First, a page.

As a transitional government, the regime hadto prepare for democratic elections. There are indications that the next national election,ostensibly the end of the transition process, was beset with problems even beforethe campaign could begin in earnest. The new electoral law was issued onlyeight months before the elections scheduled for May 2020. Complaints from theopposition include difficulties with party registration, opposition to elementsof the new electoral law itself, and questions about the impartiality of theelectoral commission. Electoral officers are not being recruited and trained.Polling logistics are not being organized. There are, in fact, no visiblepreparations for elections. A constitutional crisis is in the making.
Atthe federal level, the prime ministers centralizing decision making hasundermined institutional autonomy of government agencies and subvertedestablished processes. Federalentities are tasked with acting in the public interest, and while the executivehas an administrative supervising function, it has accumulated unchecked ad hocpowers. This has eroded the functional autonomy of government institutions anddegraded transparency and accountability. The failure to rebuild lower-level state institutions, and the primeministers personal decision-making style have paralyzed the delivery of publicservices, rendering the government utterly dysfunctional.
The model of democratic transition adopted inEthiopia was in any case flawed from the very beginning. The process of designingand implementing a transitional roadmap did not include all political actors. Iteschewed broad social and political consensus for a new political system beforeholding elections. Empowerment of old-regime elites in the transition process, exclusionof nationalist parties, neglect of the protest movements demands, andantagonistic political forces have now doomed the democratic transition.
For many months the Abiy administration has looked for a coherent agenda for rallying the country. Instead, it has resorted to public relations stunts, including an urban sanitation campaign, a beautification project in Addis Abeba, tree planting to set a world record, palace renovation, and employing psychologists to conduct a national catharsis to cleanse citizens minds of ethnocentrism. Culminating this dreary grab bag were the prime ministers book launch festivities. Together or alone, these do not constitute a sustainable national project.
Flouting recognized processes and norms and circumventing established state institutions, which the prime minister has made his standard mode of operation, rewarded incompetence and destabilized the government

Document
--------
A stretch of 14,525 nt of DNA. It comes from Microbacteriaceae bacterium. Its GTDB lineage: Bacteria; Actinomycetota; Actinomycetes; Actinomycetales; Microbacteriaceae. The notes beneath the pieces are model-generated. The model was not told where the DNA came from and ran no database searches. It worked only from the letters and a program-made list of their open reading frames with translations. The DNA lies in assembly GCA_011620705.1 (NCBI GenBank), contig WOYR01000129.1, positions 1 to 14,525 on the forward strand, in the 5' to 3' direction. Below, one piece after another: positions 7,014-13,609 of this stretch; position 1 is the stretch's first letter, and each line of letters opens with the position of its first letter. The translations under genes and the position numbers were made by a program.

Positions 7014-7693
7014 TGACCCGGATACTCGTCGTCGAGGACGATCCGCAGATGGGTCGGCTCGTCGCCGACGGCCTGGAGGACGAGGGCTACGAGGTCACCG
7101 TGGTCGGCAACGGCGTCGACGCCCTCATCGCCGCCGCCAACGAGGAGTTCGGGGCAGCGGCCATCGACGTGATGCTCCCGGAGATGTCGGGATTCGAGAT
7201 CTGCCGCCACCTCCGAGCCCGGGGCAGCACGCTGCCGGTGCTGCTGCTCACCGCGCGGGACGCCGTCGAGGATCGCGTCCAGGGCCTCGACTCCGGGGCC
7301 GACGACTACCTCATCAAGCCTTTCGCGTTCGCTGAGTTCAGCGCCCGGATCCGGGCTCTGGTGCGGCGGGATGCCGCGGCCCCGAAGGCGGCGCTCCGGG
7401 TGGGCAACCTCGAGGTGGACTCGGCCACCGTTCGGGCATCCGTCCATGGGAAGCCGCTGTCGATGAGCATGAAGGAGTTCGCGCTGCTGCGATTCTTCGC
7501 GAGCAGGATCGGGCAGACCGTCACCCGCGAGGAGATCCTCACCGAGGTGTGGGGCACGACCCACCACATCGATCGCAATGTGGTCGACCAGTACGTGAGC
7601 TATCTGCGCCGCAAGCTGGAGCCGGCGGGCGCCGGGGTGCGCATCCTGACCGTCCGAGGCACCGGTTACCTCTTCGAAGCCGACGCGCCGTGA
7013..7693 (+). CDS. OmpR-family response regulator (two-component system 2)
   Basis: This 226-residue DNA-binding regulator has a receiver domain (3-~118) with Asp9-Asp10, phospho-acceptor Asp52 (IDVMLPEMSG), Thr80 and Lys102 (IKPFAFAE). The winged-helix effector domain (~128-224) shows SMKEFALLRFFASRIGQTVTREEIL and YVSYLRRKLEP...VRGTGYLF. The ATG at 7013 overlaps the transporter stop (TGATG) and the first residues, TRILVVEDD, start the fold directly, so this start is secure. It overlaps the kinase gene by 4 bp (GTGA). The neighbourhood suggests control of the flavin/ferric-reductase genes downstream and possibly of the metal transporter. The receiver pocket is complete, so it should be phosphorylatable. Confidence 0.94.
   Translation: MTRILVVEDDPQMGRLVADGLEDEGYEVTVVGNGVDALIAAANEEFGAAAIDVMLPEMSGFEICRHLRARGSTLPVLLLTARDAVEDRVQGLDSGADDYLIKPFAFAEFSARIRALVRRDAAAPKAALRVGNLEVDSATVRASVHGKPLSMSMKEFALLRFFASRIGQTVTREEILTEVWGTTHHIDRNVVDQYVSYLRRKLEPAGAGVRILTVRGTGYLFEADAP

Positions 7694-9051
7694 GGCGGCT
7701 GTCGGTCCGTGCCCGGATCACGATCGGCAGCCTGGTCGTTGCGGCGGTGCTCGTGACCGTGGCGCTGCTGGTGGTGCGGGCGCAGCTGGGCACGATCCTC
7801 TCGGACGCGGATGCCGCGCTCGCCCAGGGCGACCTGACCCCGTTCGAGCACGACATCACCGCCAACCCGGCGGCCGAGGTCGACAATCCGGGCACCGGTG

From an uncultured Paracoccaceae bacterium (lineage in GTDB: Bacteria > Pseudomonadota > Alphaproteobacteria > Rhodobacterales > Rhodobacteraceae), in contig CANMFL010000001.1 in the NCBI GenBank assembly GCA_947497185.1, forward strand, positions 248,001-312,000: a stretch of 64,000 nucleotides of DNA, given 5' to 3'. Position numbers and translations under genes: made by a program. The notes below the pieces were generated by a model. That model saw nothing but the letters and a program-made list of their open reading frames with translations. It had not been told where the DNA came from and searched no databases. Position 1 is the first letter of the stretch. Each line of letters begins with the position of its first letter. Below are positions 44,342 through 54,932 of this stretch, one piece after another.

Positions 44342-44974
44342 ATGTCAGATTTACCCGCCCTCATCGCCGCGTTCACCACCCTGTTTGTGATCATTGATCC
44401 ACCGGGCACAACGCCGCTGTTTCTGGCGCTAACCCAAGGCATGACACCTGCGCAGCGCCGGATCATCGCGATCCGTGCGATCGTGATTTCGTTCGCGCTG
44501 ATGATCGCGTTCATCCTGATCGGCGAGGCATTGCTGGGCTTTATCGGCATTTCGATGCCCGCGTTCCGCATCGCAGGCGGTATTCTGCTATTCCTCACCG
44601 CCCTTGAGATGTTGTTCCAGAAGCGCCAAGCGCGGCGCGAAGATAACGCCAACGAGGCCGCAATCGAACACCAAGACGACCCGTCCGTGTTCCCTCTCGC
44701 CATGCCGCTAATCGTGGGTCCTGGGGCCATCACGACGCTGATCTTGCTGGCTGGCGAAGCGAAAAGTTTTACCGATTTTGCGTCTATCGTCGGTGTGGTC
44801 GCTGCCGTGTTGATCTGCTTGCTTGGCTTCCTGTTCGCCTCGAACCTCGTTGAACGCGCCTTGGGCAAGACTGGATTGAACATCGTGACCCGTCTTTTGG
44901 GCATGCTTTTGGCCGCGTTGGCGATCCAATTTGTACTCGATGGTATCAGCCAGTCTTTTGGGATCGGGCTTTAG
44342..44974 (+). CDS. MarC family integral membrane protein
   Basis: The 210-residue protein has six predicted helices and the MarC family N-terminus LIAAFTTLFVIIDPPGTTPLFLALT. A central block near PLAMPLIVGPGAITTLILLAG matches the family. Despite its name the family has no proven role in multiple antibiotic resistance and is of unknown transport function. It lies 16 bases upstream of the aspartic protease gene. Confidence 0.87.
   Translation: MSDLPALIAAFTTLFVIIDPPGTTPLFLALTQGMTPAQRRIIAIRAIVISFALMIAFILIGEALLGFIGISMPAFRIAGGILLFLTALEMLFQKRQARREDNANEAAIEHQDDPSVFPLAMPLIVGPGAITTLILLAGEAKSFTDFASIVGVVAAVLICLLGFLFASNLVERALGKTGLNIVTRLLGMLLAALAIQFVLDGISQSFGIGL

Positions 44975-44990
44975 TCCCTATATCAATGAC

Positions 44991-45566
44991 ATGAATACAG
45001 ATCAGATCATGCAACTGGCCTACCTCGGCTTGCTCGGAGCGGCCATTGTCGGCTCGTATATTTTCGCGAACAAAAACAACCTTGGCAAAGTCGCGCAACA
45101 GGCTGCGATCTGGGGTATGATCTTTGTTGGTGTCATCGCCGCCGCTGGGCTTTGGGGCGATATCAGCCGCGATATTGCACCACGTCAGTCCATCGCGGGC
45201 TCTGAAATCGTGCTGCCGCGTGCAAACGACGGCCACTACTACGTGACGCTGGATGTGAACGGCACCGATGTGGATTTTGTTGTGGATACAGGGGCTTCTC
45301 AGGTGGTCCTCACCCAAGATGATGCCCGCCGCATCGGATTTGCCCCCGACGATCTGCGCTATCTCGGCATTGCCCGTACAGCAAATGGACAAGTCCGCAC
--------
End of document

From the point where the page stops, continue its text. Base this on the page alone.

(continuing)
An ad hoc approach to governing leads tomistakes and wastes time on damage control. Flouting recognized processes andnorms and circumventing established state institutions, which the prime ministerhas made his standard mode of operation, rewarded incompetence and destabilizedthe government. Left to proceed withouta program, the transition has now unraveled, further diminishing the countrys alreadyfragile governing institutions. The states demonstrable vulnerability has emboldenedanti-reform forces, spelling disaster for the prospect of a successfultransition.
EPRDFs constituent members and associated parties are dissolving themselves into a single multinational party organized around the meddemer ideology. The Oromo Democratic Party (ODP) and the Amhara Democratic Party (ADP) have rushed the merger through their party echelons even though there is no consensus for merger. Suffice it to mention the very public rejection of both the party merger and so-called new ideology by Lemma Megerssa, ODPs deputy chairman. The Tigray Peoples Liberation Front (TPLF) has rejected the merger for now, suggesting more pressing national issues to address. The merger frenzy has proceeded without the TPLF. This is tantamount to excluding the Tigray region, with grave consequences for the cohesion of the Ethiopian National Defense Forces. Clearly, the apparent merger is fraught with legal and constitutional problems, and is being rushed with no clear political purpose other than the party leaders singular interest in dismantling the EPRDF before the elections.
The country is thus in a dangerous interregnum. At a time when established political groups are in flux, new alliances and counter-alliances will make the political landscape more unstable. Given that the Ethiopian state is fast losing its monopoly on violence, with armed units roaming several states, what we have now is an emerging phantom state (a state without administration), teetering on the verge of collapse. If the state fails, others will step in to provide security for themselves. There is a clear danger that political maneuverings might descend into predatory states (administration without a state) in the regions. AS
EDs Note: Ezekiel Gebissa is a Professor of History and African Studies at Kettering University in Flint, Michigan. He can be reached at email@example.com
1AntonioGramsci, Selections from the Prison Notebooks of Antonio Gramsci,ed. and trans. Quintin Hoare and Geoffrey Nowell-Smith (London: Lawrence &Wishart, 1971), 275-276.
2 For a detailed account of the players, methods, conflicts and hijacking of power and the process which sidelined nationalist party leaders and eventual triumph of the counter revolution, see, Mudhin Siraj, YeTetelfe Tigil [The Hijacked Revolution], Addis Abeba: Dinsho Printing Press, Hamle [July], 2019 Eth. C. The book is a true account according to insiders I was able to interview. It has not been refuted. In fact, it rattled Abiy Ahmed and his supporters to the extent that the book was subsequently bought back from the market at very high prices.
Commentary: Dangerous interregnum: The anatomy of Ethiopias mismanaged transition - addisstandard.com